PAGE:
Impact The results indicated that low mean speed was associated with increased heart rate, which was indicative of anger due to journey impedance. This preliminary analysis of the data has been reported in the paper: Chelsea Dobbins and Stephen Fairclough, "A Mobile Lifelogging Platform to Measure Anxiety and Anger During Real-Life Driving" in the 2017 IEEE International Conference on Pervasive Computing and Communications (PerCom'17), Kona, Big Island, Hawaii, USA, 13th - 17th March, 2017 (Accepted) 
 
Title Lifelogging Dataset (study 2) 
Description Raw electrocardiogram (ECG) and photoplethysmogram (PPG) signals, as well as location, speed and photographs of the road have been collected from eight participants. Data has been collected from each participant for four days during their driving journeys to and from work. This study has resulted in the collection of 159,496,783 instances of raw lifelogging data. This data is held by the University and so may not be shared with others. 
Type Of Material Database/Collection of data 
Provided To Others? No  
Impact The results of this dataset are currently in progress and will be reported once published. 
 
Title Lifelogging algorithm 
Description A data processing algorithm has been created that pre-processes raw lifelogging data. The algorithm filters noise, calculates measurements of cardiovascular activity, identifies and corrects artifacts and extracts features from the data. 
Type Of Material Computer model/algorithm 
Provided To Others? No  
Impact The results of this algorithm are currently in progress and will be reported once published. 
 
Description International Conference on Physiological Computing Systems 2016 
Organisation Institute for Systems and Technologies of Information, Control and Communication
Country Portugal 
Sector Charity/Non Profit 
PI Contribution Professor Fairclough was the program co-chair for this annual conference in 2016.
Collaborator Contribution Professor Fairclough was involved in the recruitment of keynote speakers, liaison with INSTICC who acted as conference organisers and reviewed papers.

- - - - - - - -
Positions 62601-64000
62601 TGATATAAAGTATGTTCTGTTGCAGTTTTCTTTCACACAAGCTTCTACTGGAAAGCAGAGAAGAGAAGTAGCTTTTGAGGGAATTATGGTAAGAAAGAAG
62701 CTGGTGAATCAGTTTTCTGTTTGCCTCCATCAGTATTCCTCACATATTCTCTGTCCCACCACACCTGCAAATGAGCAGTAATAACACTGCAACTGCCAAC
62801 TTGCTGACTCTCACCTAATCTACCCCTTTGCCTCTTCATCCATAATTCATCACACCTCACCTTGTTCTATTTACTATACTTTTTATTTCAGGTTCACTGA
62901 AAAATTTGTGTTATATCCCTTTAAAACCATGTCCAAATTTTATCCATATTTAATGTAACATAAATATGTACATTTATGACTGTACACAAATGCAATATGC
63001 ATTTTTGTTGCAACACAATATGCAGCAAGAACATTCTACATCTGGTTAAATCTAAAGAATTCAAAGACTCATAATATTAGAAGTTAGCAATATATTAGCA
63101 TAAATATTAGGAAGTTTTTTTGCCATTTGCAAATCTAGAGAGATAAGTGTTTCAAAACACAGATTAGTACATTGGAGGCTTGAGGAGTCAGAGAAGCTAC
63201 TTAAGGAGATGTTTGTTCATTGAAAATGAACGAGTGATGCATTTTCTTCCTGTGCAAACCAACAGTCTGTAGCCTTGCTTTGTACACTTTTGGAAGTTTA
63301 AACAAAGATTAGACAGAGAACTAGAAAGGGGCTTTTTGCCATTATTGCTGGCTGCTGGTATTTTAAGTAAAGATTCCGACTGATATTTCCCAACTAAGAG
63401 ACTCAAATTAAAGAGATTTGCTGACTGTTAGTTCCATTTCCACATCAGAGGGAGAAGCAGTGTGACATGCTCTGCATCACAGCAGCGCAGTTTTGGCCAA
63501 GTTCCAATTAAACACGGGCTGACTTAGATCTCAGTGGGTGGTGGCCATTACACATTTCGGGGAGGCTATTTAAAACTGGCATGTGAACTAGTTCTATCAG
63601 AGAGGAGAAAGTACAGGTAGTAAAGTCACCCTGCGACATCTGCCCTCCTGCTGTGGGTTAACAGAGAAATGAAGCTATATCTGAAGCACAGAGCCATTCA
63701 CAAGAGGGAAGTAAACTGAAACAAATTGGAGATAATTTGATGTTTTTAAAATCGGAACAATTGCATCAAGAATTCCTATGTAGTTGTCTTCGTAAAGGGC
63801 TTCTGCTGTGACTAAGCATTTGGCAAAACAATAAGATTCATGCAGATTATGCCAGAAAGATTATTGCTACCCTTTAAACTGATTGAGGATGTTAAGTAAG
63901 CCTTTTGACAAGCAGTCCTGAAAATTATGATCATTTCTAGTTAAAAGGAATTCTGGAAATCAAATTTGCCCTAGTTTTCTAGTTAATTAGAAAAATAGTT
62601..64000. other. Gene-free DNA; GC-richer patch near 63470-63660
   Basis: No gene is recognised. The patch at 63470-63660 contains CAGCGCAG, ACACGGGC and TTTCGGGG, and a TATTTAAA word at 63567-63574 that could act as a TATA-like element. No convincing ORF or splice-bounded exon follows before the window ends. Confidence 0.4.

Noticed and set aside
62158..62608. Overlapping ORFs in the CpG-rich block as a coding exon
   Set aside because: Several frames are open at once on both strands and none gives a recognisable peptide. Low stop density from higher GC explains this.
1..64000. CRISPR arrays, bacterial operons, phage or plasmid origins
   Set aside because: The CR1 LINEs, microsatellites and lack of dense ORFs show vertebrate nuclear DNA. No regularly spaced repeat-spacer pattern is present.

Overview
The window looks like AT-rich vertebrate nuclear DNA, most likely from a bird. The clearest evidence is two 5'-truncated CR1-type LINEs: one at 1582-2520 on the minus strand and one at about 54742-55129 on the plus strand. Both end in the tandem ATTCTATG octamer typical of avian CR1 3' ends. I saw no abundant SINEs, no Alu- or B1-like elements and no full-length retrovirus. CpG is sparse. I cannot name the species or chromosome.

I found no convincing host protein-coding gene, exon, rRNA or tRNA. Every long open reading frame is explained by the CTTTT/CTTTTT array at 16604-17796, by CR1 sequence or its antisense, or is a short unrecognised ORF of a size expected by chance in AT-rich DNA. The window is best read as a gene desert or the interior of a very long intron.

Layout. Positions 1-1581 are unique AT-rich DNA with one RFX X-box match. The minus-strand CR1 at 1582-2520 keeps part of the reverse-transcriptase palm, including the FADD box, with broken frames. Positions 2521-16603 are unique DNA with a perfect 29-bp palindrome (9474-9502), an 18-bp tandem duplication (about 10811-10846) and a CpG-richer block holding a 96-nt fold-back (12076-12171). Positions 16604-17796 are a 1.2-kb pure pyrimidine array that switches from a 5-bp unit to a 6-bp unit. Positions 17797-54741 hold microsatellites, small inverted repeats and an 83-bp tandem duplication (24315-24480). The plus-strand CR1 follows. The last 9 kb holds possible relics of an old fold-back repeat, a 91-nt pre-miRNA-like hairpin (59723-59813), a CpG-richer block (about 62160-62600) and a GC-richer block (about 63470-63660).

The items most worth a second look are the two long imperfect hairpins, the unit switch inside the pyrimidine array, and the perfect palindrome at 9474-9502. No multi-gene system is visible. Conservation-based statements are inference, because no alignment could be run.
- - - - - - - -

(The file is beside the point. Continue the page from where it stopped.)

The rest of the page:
Impact Abraham Otero, Alan Pope, Andreas Holzinger, Hugo Plácido da Silva, Stephen Fairclough (Eds.). 2016. Proceedings of the 3rd International Conference on Physiological Computing Systems. ISBN: 978-989-758-197-7, published by SCITEPRESS
Start Year 2016
 
Description Neuroadaptive Technology Conference 
Organisation Technical University Berlin
Country Germany 
Sector Academic/University 
PI Contribution Stephen Fairclough is the co-organiser of the the first conference on Neuroadaptive Technology to be held in Berlin in July 2017. Professor Fairclough organised this event in collaboration with Technical University of Berlin.
Collaborator Contribution Professor Fairclough planned the event with a German colleague, together they recruited the programme committee and publicised the conference call. The conference will be held in July 2017 and is expected to attract approximately 100 delegates.
Impact None to date
Start Year 2016
 
Description ESF Science Meeting on Evaluating Personal Lifelogs (Glasgow) 
Form Of Engagement Activity A talk or presentation
Part Of Official Scheme? No
Geographic Reach International
Primary Audience Other audiences
Results and Impact This European invite-only event was held in conjunction with The 12th NTCIR Conference, which was held in Tokyo, Japan. The event brought together international colleagues to present their own approaches to searching and retrieving lifelogging data, as well as a networking in the broader field of lifelogging and quantified self. The PI was personally invited by the organizers to present the project.
Year(s) Of Engagement Activity 2016
 
Description LCR 4.0 Launch (Liverpool) 
Form Of Engagement Activity Participation in an activity, workshop or similar
Part Of Official Scheme? No
Geographic Reach Regional
Primary Audience Industry/Business
Results and Impact This event was to launch the LCR 4.0 Project, which is a knowledge transfer programme that has been developed to help SME's develop smarter products, smarter processes and smarter supply chains to increase productivity. The event was attended by local SME's, as well as LCR 4.0 partners and the region's leading manufacturing experts. The team was invited to participate in the event and provided a demonstration of the project.
Year(s) Of Engagement Activity 2016
URL http://lcr4.uk/2016/11/29/together-manufacturing-official-launch-lcr-4-0/
 
Description Public engagement - Sensor City 
Form Of Engagement Activity Participation in an activity, workshop or similar
Part Of Official Scheme? No
Geographic Reach National
Primary Audience Industry/Business
Results and Impact Over 100 delegates attended the Doing Business with Sensor City: Focus on Healthcare event, which was a health specific event that was aimed at discussing the practical applications of sensor systems and technologies within business and the role of sensor technologies within the healthcare industry. The day brought together people from businesses, academic and clinical staff to discuss, network and share their knowledge surrounding the development and deployment of sensor systems. The team presented the project and this sparked discussions surrounding the work and its applications within health.
Year(s) Of Engagement Activity 2015
URL https://www.flickr.com/photos/openlabsinfo/sets/72157662613244556